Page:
The role of government in establishing PHI units for policy making is not always considered . Although there are several key arguments against government hosting of PHI functions, there are a number of compelling reasons that may outweigh these concerns. Key concerns include the lack of expertise and human resource capacity, the investment needed to establish units, the constraints of achieving change within large government institutions, and finally, the potential susceptibility of government agencies to political influence.
Yet, there are several views that support the establishment of PHI units in government. Most importantly, government ownership of PHI increases public accountability. Although formal separation of statistical functions from policy making is recommended for ensuring scientific independence, the placement of PHI functions in a government setting has the potential to hold governments more accountable to national priorities. When PHI is more proximate, policy-making can be more attuned to current realities and real-time shifts in priorities. Maintaining accountability while enabling independence from political influence could be achieved through regulatory or procedural approaches. For example, principal statistical agencies in the United States have the authority to release statistical information without prior clearance .
Second, developing such units provides a capacity-building opportunity within government. PHI units build skills in data collection, analysis and dissemination in countries where such expertise is strongly needed. Such investment creates expertise, whereas diversion of resources away from public institutions simply reinforces the lack of expertise . While academic partnerships can provide efficiency, the costs for such services can be prohibitive.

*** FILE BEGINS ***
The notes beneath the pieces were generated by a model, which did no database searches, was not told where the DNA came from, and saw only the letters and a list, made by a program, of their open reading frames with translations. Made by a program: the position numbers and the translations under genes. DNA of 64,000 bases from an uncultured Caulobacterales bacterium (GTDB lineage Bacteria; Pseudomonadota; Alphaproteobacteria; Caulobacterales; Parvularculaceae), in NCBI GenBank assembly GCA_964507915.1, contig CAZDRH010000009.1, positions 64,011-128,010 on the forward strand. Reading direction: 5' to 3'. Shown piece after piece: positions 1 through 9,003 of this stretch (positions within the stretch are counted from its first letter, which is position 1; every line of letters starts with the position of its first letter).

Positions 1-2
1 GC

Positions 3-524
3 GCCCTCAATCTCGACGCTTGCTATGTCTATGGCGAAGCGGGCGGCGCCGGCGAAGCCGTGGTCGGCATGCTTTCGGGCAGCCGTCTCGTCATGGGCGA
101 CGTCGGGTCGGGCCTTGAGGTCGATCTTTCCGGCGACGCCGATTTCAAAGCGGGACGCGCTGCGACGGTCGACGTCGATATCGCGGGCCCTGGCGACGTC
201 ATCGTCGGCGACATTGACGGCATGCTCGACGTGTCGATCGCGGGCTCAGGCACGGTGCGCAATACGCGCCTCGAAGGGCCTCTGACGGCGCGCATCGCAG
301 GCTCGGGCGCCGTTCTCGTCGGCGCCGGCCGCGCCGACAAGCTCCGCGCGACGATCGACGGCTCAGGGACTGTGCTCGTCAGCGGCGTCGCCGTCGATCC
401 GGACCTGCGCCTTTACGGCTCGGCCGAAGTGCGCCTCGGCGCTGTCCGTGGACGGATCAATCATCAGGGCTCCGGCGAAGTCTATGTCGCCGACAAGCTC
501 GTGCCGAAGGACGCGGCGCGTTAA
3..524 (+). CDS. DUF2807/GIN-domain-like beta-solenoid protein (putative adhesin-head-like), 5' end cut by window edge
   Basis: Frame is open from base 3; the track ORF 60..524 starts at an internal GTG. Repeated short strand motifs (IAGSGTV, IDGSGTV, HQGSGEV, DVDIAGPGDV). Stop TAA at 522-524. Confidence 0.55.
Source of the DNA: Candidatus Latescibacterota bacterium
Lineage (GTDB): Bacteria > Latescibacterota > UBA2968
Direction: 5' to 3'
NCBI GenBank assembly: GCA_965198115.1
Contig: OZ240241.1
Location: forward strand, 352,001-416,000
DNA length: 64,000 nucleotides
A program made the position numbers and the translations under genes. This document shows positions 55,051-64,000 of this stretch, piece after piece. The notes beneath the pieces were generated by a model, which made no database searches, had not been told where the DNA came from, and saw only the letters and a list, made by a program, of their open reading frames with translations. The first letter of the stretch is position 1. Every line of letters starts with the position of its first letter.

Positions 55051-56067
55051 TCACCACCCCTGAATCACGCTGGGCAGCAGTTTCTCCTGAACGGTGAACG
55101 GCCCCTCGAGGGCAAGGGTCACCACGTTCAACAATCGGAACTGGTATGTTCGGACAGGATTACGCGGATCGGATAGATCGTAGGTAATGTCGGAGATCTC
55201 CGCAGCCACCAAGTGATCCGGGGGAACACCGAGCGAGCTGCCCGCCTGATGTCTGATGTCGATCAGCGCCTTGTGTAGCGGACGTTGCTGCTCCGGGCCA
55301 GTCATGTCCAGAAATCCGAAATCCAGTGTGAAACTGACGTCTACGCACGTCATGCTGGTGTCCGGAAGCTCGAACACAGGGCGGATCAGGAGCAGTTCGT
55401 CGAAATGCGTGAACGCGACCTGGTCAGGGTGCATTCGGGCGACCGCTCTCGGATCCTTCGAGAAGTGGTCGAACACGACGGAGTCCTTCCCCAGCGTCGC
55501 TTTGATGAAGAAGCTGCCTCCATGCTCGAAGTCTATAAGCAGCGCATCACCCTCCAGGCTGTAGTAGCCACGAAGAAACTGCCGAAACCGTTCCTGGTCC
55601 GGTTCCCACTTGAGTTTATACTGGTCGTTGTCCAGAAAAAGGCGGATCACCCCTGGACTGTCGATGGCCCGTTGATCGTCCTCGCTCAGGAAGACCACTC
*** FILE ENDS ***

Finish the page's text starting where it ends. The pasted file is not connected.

A third reason is to improve data quality. Government administrative systems are major data sources. The greater analysis and use of data locally by governments also lead to improved data quality. Country-specific examples suggest that prompt recognition of the sources of data quality problems is possible with regional analysis of mortality data . Greater institutional proximity between data collection, compilation, validation, analysis and use functions promote better data quality.
Fourth, integrating PHI functions into government agencies provides greater opportunity to integrate data analysis with policy making. Policymakers benefit from having immediate access to staff who can generate reliable information with maximum knowledge of operational and political contexts. Merging PHI functions within a single unit is likely to have a greater impact than dispersed efforts.
Fifth, when the data compilation and integration function lie within a government public health agency, access and collaboration with other government entities are facilitated. These collaborations are critical for contemporary public health practice. Indeed, when policymakers are actively engaged in the development of data products, they tend to trust the results more. Furthermore, this can also facilitate government collaboration with non-governmental actors, creating synergies that can benefit both sides and improve knowledge generation.
Chile Ministry of Health, Division of Health Planning